Security gates block almost all side streets, which are posted with intimidating no-trespassing signs. There’s even a distinct lingo: “Dinks,” the many powder-blue-shirted security officers, make sure that D.F.D.’s, or people who are “down for the day,” don’t use areas reserved for “Pointers.”

    And that seems within their right: All Breezy Point’s private land belongs to a large co-op, which, like most Park Avenue apartments houses, curtails access. Here, though, annual charges are typically less than $2,000, for tap water, beach cleaning and basketball court maintenance, residents said.

    In 1960, when the neighborhood went co-op, Breezy Point was mostly a summer retreat for middle-class families from Brooklyn, particularly Marine Park, Sheepshead Bay and Flatbush. In the late 1990s, according to brokers, hundreds of residents began razing one-story bungalows and building year-round dwellings.

    Today, among the 2,836 homes, full-timers have a 3-to-1 advantage over seasonal residents, according to the Breezy Point Cooperative, which controls about 420 of the area’s approximately 1,200 acres. Still, the population of almost 5,000 swells by a few thousand in warmer months, thanks to part-time stalwarts like Jane Kelly, 86, a Bay Ridge resident who has been summering in the area since 1925, when ice was delivered and lamps used kerosene.

    Ms. Kelly’s plastic-shingled ranch, her third home in Breezy Point, has two bedrooms, a bath and 900 square feet of space. In 1933, the house cost $750, but it might sell for more than $400,000 today, based on comparable listings, Ms. Kelly said, since Breezy Point has no buildable lots left.

    Many of Ms. Kelly’s family members own homes in Breezy Point or visit in the summer — 23 relatives were milling around in late July — so change hasn’t been all bad. “I don’t miss the old days,” Ms. Kelly said. “The community’s a lot more active.”

    WHAT YOU’LL FIND

    Breezy Point contains three enclaves: Breezy Point and Rockaway Point on the western end, and, separated by a mile-long thicket of brush and stunted trees, Roxbury to the east.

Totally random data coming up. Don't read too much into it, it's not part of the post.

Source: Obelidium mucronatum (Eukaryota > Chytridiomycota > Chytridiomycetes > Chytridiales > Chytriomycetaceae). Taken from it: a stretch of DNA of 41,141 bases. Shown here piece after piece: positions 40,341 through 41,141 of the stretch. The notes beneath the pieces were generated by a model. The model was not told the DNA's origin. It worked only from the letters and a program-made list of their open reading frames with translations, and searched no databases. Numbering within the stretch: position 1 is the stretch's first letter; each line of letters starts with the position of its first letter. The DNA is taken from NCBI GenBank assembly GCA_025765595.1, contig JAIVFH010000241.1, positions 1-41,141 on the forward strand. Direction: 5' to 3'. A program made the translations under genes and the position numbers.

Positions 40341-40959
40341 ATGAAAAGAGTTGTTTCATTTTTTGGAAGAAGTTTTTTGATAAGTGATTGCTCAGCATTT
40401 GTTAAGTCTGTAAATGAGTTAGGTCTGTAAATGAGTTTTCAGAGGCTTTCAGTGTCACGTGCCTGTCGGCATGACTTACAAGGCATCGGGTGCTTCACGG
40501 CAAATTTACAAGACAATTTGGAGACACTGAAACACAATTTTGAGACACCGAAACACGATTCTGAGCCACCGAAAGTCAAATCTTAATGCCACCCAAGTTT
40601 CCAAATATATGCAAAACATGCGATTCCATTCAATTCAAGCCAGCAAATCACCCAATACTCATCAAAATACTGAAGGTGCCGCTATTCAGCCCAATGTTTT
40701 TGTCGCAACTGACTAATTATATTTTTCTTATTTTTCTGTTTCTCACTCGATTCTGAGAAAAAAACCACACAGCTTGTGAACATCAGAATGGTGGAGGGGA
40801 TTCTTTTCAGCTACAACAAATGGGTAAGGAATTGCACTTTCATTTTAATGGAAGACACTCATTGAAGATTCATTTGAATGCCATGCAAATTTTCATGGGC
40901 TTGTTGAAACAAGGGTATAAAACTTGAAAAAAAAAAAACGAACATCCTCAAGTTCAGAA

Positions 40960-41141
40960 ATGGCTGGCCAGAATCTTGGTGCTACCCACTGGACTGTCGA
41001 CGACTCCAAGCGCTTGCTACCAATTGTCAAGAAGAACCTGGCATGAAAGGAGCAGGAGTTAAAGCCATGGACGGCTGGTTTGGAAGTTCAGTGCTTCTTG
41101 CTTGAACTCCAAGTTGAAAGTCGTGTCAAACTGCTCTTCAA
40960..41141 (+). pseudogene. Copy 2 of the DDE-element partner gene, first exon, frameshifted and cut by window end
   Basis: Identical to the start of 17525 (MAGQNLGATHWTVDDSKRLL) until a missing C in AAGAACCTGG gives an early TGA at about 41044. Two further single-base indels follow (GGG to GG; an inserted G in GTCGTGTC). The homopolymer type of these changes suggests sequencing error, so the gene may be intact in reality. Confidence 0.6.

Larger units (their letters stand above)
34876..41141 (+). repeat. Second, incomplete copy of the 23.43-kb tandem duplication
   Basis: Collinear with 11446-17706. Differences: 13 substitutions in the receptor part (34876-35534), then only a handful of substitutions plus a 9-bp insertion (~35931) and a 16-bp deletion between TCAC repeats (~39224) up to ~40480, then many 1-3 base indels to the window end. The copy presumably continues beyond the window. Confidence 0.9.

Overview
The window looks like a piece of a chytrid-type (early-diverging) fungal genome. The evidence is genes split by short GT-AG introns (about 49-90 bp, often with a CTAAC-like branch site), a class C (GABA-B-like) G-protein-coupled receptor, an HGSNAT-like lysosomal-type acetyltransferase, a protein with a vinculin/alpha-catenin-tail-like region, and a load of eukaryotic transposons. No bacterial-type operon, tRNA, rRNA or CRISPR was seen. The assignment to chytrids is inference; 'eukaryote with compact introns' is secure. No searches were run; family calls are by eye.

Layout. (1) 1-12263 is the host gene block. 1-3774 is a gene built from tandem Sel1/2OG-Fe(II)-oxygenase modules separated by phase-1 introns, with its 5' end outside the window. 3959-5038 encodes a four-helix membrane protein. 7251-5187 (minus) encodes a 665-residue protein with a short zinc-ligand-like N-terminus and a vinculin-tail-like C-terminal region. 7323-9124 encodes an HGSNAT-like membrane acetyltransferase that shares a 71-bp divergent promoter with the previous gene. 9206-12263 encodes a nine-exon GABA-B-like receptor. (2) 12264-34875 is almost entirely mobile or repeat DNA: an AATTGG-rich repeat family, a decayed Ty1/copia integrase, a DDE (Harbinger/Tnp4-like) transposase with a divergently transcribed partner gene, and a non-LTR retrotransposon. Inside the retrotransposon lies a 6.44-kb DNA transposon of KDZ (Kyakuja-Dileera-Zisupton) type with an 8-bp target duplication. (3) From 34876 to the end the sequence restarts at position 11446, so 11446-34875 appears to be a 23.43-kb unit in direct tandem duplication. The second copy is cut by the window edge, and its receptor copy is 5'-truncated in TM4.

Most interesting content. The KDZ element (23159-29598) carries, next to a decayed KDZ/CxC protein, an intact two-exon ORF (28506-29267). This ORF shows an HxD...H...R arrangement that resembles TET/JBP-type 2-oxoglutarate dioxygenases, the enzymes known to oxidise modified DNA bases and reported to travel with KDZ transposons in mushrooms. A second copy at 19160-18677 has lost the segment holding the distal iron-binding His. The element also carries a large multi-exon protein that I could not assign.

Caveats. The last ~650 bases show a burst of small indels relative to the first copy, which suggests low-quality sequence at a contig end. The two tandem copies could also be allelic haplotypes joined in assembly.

Each is crisscrossed by narrow concrete pedestrian-only paths, bearing names like Bath and Neptune Walks.

    The houses, with just a few feet between them, represent a crazy-quilt patchwork of styles. Stucco-finished Mediterraneans nuzzle wood-sided contemporaries whose dormers resemble lighthouses. Hip-roofed cottages flank yellow saltbox-roofed colonials.

    Most homes have many windows, to capture the generous dawn-to-dusk light, and porches, shaded by pergolas or adorned with spinning pinwheels.

    If the architecture is diverse, the population is not: Breezy Point is 99 percent white, according to the last census. The main ethnic group is Irish, at 53 percent, followed by Italian, with 15 percent, and German, 7 percent.
    Breezy Point is surrounded by Gateway National Recreation Area, a 36-year-old federally owned set of parks. It accounts for about two-thirds of the neighborhood’s area and includes Fort Tilden and, nearby, public beaches like Jacob Riis Park.

    WHAT YOU’LL PAY


    The average home in Breezy Point costs $750,000; that buys a year-round contemporary with three bedrooms, two baths and an outdoor shower, brokers said.

    Slightly less expensive properties can be found in Roxbury, where $300,000 might buy a nonwinterized cottage on a 1,000-square-foot lot. Other deals can be found among the older cottages in an area known as “the wedge,” bounded by Oceanside Avenue, Breezy Point Boulevard and Utica Walk.

    The higher-end properties, listed for up to $1.5 million, are generally near Rockaway Inlet and have sweeping waterfront views. Built in recent decades, these 2,000-square-foot structures offer top-of-the line finishes like energy-efficient windows, marble counters, central air and whirlpool tubs, brokers said.